Another assignment that came up was doing an analysis of the use of color in the series. And we're still thinking about how we would frame that as a compelling visual assignment. Ideas?
Wire 106: Messing with the Macguffin
John suggested an assignment that would have a character saying something that changed the nature of the episode, if not the series, all together. Like, for instance, Deputy of Ops suggesting a Bust and Buy on a case with a wire would be out of the question. Poor Kima. Kinda like a Wire 106-themed "Messing with the MacGuffin" assignment.
If you were to change the technology in a scene, how it would be different today. Could there be a season 1 Wire without pay phones?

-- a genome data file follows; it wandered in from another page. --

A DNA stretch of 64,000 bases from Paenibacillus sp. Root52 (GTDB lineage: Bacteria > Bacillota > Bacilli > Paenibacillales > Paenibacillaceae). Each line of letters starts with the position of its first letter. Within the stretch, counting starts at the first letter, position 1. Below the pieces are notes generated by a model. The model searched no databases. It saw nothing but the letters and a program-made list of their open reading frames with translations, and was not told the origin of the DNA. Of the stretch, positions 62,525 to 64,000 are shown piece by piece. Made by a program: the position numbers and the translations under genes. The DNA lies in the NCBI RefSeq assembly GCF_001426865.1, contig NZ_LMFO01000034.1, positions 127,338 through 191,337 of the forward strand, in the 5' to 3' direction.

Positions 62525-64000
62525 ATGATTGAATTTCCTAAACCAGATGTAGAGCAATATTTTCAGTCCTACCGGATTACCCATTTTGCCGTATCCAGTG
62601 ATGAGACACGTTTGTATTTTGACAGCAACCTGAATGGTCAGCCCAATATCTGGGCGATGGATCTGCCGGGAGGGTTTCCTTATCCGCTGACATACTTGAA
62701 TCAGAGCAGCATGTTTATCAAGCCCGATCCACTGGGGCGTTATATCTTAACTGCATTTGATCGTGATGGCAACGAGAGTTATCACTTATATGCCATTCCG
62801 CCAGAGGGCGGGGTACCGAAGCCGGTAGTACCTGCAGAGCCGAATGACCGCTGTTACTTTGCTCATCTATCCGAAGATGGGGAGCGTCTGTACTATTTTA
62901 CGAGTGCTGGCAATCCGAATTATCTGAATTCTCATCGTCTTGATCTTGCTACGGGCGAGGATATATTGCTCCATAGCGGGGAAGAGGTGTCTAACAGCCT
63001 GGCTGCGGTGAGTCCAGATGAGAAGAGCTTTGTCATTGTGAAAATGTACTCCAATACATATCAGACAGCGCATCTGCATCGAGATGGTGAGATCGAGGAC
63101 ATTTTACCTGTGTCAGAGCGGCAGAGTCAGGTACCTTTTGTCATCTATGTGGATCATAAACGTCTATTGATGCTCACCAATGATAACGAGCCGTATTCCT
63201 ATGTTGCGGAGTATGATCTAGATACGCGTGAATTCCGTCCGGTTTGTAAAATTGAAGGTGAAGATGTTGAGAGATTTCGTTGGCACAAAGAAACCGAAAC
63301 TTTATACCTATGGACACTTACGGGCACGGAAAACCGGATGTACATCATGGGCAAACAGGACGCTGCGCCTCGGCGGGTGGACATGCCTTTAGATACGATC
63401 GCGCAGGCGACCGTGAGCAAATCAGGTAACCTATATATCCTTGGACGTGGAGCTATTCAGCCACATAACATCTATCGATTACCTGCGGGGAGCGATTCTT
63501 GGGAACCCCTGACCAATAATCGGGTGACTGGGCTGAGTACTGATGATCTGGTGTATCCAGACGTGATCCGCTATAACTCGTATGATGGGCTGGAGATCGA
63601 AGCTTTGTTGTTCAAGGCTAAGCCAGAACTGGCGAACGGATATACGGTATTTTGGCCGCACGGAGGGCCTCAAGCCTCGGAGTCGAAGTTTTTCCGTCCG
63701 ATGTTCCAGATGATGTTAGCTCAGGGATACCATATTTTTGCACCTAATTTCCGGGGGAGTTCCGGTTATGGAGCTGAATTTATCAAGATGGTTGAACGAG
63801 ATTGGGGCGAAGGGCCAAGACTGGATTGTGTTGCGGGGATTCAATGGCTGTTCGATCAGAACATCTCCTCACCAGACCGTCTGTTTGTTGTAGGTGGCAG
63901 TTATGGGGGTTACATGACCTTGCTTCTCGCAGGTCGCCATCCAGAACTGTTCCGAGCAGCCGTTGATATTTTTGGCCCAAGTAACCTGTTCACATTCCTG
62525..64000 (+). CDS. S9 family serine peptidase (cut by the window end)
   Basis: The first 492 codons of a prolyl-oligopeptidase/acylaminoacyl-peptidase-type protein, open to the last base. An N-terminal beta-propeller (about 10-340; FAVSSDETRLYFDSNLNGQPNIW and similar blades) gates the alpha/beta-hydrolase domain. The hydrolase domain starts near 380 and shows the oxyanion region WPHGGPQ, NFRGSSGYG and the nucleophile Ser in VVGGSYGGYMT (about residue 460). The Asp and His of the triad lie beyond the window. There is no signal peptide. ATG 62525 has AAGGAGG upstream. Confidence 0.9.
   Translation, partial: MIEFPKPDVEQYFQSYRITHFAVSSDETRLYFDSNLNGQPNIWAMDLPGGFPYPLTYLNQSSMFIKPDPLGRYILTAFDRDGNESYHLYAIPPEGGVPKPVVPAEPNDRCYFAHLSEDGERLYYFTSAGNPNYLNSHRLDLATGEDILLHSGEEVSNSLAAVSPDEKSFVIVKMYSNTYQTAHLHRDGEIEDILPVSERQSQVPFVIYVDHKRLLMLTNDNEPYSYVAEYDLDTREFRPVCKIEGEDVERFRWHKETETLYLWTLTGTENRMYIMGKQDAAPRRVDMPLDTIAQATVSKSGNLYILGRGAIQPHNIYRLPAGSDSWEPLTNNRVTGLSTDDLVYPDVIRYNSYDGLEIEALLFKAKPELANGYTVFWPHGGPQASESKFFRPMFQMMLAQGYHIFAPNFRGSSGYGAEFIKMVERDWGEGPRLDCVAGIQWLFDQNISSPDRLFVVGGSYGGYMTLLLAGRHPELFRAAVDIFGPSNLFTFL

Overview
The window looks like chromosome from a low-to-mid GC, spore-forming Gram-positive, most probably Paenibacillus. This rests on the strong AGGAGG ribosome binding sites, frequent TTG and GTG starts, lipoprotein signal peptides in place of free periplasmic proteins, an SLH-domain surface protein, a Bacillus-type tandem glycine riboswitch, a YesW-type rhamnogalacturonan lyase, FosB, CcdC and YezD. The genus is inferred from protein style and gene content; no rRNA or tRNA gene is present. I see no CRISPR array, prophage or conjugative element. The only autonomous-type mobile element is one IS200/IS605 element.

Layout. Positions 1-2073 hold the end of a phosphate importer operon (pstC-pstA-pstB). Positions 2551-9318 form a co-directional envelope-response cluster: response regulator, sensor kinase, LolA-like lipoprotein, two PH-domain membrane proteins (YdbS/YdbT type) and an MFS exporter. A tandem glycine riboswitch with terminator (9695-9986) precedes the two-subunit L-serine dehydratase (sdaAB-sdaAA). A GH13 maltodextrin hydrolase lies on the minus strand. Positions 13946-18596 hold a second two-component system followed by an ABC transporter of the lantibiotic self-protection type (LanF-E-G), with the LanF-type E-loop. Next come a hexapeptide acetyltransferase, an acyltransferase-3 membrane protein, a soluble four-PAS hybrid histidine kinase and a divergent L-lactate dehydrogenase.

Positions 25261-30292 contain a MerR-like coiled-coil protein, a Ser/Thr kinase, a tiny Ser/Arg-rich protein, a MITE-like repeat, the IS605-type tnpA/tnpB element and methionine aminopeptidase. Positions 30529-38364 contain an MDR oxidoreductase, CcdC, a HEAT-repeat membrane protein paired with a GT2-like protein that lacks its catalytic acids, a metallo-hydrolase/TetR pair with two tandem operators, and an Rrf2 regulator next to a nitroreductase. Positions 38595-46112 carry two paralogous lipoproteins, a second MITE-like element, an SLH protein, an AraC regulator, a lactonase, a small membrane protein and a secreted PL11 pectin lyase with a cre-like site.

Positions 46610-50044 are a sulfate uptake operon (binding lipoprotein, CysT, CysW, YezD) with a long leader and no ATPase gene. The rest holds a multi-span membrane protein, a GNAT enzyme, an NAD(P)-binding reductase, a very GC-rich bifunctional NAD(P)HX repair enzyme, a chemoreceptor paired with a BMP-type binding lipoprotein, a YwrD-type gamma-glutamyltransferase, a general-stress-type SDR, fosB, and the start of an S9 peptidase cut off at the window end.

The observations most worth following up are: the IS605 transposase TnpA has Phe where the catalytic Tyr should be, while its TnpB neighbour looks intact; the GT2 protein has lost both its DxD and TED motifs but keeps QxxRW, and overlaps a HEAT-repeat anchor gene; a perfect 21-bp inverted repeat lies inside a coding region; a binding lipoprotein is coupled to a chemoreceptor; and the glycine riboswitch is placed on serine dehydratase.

Where are they now?
Playing off the fact many of the actors in The Wire have gone on to successful careers, do a where are they now assignment that plays with the before and after. Perhaps even creating a fiction story around the changes. This could be very interesting for Wallace, Stringer Bell, Snoop and more.
Clothing Change Ups
A design assignment that has you photoshopping one character’s set of clothing onto another character.
Putting Words In Their Mouth
Giving a quote that one character said to another character.
Wire on the Twitter
Create a twitter account for each character in an episode then tweet the dialogue of that episode. This might be a group project later in the semester, it would take some interesting coordination, and the tweets might be an awesome subtitle to a live projected episode at the end of the semester.